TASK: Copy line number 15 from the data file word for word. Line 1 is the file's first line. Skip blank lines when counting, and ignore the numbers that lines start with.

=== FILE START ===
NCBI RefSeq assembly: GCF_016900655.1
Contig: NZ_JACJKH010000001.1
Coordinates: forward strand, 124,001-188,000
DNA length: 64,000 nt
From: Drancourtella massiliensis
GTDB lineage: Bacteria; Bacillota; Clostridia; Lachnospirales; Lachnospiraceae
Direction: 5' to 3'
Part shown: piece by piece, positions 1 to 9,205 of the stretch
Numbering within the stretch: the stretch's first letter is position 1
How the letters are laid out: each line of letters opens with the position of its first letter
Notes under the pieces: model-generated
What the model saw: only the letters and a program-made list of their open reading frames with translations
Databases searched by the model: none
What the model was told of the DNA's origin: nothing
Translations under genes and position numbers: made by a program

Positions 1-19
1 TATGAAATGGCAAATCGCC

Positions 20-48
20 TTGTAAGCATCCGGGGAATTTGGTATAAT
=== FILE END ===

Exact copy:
Translations under genes and position numbers: made by a program